Twenty-five years ago it was shown in vitro, that a methylated rat a-actin gene promoter transfected in L8 myoblasts is demethylated in the absence of DNA replication (Paroush et al., 1990). This process occurred in two steps: within a few hours on one DNA strand and after a >48-h delay on the complementary strand. Genetic analysis revealed the existence of ds-acting elements required for demethylation. The recognition of such sites early in the cell differentiation process probably leads to the demethylation required to activate gene transcription.
A transient DNA demethylation in Friend erythroleukemia cells induced to differentiation was accompanied by incorporation of deoxy[5-3H]cytidine, but not of deoxy[6-3H]adenosine, into preexistent DNA chains (Razin et al., 1986). Thus, demethylation of DNA seemed to be achieved by an enzymatic mechanism whereby 5mC was replaced by cytosine.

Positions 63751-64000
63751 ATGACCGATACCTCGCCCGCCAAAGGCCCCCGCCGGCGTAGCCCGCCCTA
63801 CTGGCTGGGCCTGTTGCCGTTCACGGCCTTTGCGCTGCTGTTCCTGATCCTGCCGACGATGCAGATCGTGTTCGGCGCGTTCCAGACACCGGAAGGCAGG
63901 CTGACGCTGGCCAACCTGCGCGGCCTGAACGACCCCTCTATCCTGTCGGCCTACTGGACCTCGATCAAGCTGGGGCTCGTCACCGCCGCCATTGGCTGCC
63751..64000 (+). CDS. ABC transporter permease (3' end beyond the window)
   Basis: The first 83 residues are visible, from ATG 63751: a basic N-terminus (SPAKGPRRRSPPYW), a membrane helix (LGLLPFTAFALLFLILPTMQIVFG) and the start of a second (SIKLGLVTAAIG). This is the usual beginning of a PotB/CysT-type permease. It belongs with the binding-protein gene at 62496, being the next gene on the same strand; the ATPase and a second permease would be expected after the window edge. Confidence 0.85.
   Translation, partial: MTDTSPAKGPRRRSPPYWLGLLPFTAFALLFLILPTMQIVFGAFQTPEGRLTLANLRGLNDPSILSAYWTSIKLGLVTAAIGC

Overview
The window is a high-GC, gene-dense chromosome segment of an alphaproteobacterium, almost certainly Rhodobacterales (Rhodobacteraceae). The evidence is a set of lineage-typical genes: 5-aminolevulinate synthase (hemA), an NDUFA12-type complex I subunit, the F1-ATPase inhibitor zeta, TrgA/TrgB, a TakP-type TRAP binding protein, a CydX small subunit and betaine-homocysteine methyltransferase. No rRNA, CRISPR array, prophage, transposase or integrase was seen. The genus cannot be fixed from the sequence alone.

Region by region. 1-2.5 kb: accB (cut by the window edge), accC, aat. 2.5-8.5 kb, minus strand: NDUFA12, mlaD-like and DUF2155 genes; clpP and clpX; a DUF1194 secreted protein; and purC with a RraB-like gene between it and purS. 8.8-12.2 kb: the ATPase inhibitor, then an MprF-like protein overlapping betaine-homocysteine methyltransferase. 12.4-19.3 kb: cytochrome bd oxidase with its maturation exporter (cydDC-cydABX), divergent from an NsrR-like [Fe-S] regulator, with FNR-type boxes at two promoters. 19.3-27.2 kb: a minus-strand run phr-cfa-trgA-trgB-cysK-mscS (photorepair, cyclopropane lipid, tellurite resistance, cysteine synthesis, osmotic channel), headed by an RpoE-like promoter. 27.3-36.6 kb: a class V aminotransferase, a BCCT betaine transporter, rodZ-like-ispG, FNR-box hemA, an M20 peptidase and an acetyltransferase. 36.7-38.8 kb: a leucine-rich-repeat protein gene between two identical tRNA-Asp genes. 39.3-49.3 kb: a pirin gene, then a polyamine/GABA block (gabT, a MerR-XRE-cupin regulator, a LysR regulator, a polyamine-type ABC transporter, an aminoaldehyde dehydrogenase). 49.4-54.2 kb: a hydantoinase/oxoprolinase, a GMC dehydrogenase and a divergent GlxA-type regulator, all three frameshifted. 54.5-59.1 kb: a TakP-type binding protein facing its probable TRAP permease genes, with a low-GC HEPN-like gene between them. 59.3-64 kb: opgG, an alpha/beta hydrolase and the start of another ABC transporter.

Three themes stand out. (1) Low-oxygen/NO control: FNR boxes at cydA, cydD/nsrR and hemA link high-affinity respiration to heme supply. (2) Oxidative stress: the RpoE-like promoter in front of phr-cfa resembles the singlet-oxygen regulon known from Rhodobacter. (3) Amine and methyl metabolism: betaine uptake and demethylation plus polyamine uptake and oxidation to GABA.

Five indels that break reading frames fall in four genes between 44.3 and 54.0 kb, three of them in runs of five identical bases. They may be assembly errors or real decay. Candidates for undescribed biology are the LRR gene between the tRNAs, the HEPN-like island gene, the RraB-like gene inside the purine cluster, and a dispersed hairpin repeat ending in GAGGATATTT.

Incubation of hemimethylated oligonucleotide DNA substrates with nuclear extracts of chicken embryo promoted active demethylation of 5mCpGs by a nucleotide excision repair mechanism (Jost, 1993). The first step of demethylation was the formation of specific 5' nick at the 5mC residue. Nicks also occurred on symmetrically methylated CpGs, but they resulted in breakage of the oligonucleotides with no repair. Nicks were strictly 5mCpG specific and did not occur on CpG, 5mCpC, 5mCpT, 5mCpA, or 6mApT. Purification of the demethylation activity revealed it to be a combination of 5mC-DNA glycosylase and apyrimidinic endonuclease (Jost, Siegmann, Sun, & Leung, 1995). The purified 5mC-DNA glycosylase also possessed a mismatch-specific thymine- DNA glycosylase (TDG) activity. It had a >6-fold preference for hemimethylated DNA substrates over symmetrically methylated substrates. Activity of the purified 5mC-DNA glycosylase was abolished by treatment of either proteinase K or ribonuclease A, suggesting it to belong to a protein- and RNA-enriched complex (Fremont et al., 1997). Indeed, RNA molecules, necessary for enzymatic activity, were found in purified 5mC- DNA glycosylase. Their cloning and sequencing revealed variable sequences of 200600 nt unrelated to known RNAs or to each other, potentially reflecting interactions with long noncoding RNAs (Jost, Fremont, Siegmann, & Hofsteenge, 1997). The common feature of all clones analyzed was a high CpG density. On average, they have one CpG per each 14 nt and a CpG/GpC ratio ofl.1. It was shown that at least 4 nt sequences complementary to target methylated sites, mCpG and two adjacent nucleotides at each side, are required for efficient targeting in the demethylation reaction. Of the 16 possible NpCpGpN sequences, between 75% and 100% were present in each. The longest clone (618 nt) contained all of them and thus could serve as a universal targeting sequence. The different RNAs tightly linked to 5mC-DNA glycosylase were then suggested to represent transcripts from CpG islands, which should remain unmethylated (Jost et al., 1997).